# 1.2: Probability Measures

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Now we are ready to formally define probability.

### Definition \(\PageIndex{1}\)

A * probability measure* on the sample space \(S\) is a function, denoted \(P\), from subsets of \(S\) to the real numbers \(\mathbb{R}\), such that the following hold:

- \(P(S) = 1\)
- If \(A\) is any event in \(S\), then \(P(A) \geq 0\).
- If events \(A_1\) and \(A_2\) are disjoint, then \(P(A_1\cup A_2) = P(A_1) + P(A_2)\).

More generally, if \(A_1, A_2, \ldots, A_n, \ldots\) is a sequence of*pairwise disjoint*events, i.e., \(A_i\cap A_j = \varnothing\), for every \(i \neq j\), then $$P(A_1\cup A_2\cup \cdots \cup A_n \cup\cdots) = P(A_1) + P(A_2) + \cdots + P(A_n) + \cdots.\notag$$

So essentially, we are defining probability to be an ** operation** on the events of a sample space, which assigns numbers to events in such a way that the three properties stated in Definition 1.2.1 are satisfied.

Definition 1.2.1 is often referred to as the ** axiomatic definition of probability**, where the three properties give the three

**axioms**of probability. These three axioms are all we need to assume about the operation of probability in order for many other desirable properties of probability to hold, which we now state.

### Properties of Probability Measures

Let \(S\) be a sample space with probability measure \(P\). Also, let \(A\) and \(B\) be any events in \(S\). Then the following hold.

- \(P(A^c) = 1 - P(A)\)
- \(P(\varnothing) = 0\)
- If \(A \subseteq B\), then \(P(A) \leq P(B)\).
- \(P(A)\leq 1\)
**Addition Law:**\(P(A \cup B) = P(A) + P(B) - P(A \cap B)\)

### Exercise \(\PageIndex{1}\)

Can you prove the five properties of probability measures stated above using only the three axioms of probability measures stated in Definition 1.2.1?

**Answer**-
(1) For the first property, note that by definition of the complement of an event \(A\) we have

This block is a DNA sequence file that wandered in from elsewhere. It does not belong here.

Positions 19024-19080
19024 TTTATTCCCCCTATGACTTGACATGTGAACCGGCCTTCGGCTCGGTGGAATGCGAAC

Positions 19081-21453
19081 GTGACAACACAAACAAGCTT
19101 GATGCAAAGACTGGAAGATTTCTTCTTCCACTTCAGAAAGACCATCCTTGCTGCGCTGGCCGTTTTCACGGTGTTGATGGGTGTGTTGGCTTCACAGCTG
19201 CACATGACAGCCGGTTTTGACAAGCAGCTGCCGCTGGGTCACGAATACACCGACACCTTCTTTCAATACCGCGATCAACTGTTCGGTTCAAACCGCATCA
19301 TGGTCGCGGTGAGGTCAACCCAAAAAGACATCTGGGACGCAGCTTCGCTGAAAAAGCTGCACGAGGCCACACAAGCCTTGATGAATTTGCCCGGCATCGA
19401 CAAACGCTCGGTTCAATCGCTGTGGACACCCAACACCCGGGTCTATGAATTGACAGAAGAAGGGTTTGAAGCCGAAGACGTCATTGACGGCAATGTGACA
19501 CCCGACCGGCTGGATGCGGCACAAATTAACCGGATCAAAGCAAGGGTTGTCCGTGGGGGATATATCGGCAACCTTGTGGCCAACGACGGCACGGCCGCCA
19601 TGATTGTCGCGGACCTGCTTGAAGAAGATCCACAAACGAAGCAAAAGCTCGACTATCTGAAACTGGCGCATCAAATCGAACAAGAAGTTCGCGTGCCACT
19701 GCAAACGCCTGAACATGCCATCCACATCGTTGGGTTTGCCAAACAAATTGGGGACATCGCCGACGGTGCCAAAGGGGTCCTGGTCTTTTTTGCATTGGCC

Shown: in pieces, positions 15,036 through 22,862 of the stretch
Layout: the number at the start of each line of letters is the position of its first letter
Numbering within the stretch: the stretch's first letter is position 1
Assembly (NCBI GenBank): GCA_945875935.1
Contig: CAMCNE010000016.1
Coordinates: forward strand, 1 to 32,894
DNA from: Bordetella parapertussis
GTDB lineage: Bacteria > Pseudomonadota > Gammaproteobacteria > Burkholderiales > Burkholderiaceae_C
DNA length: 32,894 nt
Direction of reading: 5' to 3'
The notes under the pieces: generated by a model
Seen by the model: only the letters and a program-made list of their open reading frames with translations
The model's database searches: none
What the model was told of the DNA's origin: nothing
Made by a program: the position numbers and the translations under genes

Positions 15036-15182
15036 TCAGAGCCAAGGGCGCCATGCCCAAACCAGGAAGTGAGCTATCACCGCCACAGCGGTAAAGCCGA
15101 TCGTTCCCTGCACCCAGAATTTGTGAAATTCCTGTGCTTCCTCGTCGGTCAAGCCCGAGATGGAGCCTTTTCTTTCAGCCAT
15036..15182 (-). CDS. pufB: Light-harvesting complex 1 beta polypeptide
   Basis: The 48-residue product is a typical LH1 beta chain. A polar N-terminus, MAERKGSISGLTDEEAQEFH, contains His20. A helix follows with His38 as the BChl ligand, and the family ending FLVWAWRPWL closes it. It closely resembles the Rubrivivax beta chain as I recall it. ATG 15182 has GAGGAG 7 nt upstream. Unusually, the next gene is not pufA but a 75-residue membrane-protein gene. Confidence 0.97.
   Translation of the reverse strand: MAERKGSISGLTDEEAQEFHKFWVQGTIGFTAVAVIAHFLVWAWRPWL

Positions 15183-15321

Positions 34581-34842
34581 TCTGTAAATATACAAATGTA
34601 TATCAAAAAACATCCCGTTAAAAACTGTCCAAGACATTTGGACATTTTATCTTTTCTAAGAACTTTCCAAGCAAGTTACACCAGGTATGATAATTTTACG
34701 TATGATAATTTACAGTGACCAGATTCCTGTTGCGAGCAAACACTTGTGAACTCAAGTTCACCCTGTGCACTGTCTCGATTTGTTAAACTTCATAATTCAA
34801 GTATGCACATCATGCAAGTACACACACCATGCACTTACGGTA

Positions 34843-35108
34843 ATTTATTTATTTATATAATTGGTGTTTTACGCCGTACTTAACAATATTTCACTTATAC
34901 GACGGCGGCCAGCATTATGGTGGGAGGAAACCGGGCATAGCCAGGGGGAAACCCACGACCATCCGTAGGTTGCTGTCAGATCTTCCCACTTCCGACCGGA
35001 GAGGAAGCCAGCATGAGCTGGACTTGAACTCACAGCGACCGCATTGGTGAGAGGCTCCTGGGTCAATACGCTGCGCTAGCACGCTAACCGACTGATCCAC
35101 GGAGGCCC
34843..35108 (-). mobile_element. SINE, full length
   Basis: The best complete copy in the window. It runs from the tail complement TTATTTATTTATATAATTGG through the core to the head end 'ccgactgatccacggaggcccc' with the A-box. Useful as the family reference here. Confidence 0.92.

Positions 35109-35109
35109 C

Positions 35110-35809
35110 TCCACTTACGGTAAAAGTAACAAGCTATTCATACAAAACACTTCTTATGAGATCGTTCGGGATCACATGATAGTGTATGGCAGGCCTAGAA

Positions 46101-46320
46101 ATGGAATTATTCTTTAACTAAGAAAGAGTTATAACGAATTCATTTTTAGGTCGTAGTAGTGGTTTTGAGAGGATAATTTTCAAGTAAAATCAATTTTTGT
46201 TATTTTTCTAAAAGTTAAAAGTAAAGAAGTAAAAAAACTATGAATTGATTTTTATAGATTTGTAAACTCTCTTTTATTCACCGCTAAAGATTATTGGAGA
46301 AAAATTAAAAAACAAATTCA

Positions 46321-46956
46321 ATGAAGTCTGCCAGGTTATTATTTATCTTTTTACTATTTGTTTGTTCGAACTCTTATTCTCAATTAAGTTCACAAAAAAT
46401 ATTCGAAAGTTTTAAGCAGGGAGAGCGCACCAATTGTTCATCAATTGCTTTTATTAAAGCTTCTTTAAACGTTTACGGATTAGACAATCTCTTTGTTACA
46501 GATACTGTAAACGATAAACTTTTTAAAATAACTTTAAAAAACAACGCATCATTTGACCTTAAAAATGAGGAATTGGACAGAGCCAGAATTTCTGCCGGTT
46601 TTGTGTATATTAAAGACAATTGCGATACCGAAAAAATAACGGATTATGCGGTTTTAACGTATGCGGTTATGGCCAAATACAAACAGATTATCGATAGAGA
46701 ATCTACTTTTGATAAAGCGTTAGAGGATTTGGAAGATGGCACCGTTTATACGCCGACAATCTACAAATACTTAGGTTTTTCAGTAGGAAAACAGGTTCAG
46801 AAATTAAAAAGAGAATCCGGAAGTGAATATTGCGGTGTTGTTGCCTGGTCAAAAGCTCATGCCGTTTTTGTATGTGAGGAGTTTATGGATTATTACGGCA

$$A\cup A^c = S \quad\text{and}\quad A\cap A^c = \varnothing.\notag$$

In other words, given any event \(A\), we can represent the sample space \(S\) as a disjoint union of \(A\) with its complement. Thus, by the first and third axioms, we derive the first property:

$$1 = P(S) = P(A\cup A^c) = P(A) + P(A^c)\notag$$

$$\Rightarrow P(A^c) = 1 - P(A)\notag$$

(2) For the second property, note that we can write \(S = S\cup\varnothing\), and that this is a disjoint union, since anything intersected with the empty set will necessarily be empty. So, using the first and third axioms, we derive the second property:

$$1 = P(S) = P(S\cup\varnothing) = P(S) + P(\varnothing) = 1 + P(\varnothing)\notag$$

$$\Rightarrow P(\varnothing) = 0\notag$$

(3) For the third property, note that we can write \(B = A\cup(B\cap A^c)\), and that this is a disjoint union, since \(A\) and \(A^c\) are disjoint. By the third axiom, we have

$$P(B) = P(A\cup(B\cap A^c)) = P(A) + P(B\cap A^c). \label{disjoint}$$

By the second axiom, we know that \(P(B\cap A^c) \geq 0\). Thus, if we remove it from the right-hand side of Equation \ref{disjoint}, we are left with something smaller, which proves the third property:

$$P(B) = P(A) + P(B\cap A^c) \geq P(A) \quad\Rightarrow\quad P(B) \geq P(A)\notag$$

(4) For the fourth property, we will use the third property that we just proved. By definition, any event \(A\) is a subset of the sample space \(S\), i.e., \(A\subseteq S\). Thus, by the third property and the first axiom, we derive the fourth property:

$$P(A) \leq P(S) = 1 \quad\Rightarrow\quad P(A) \leq 1\notag$$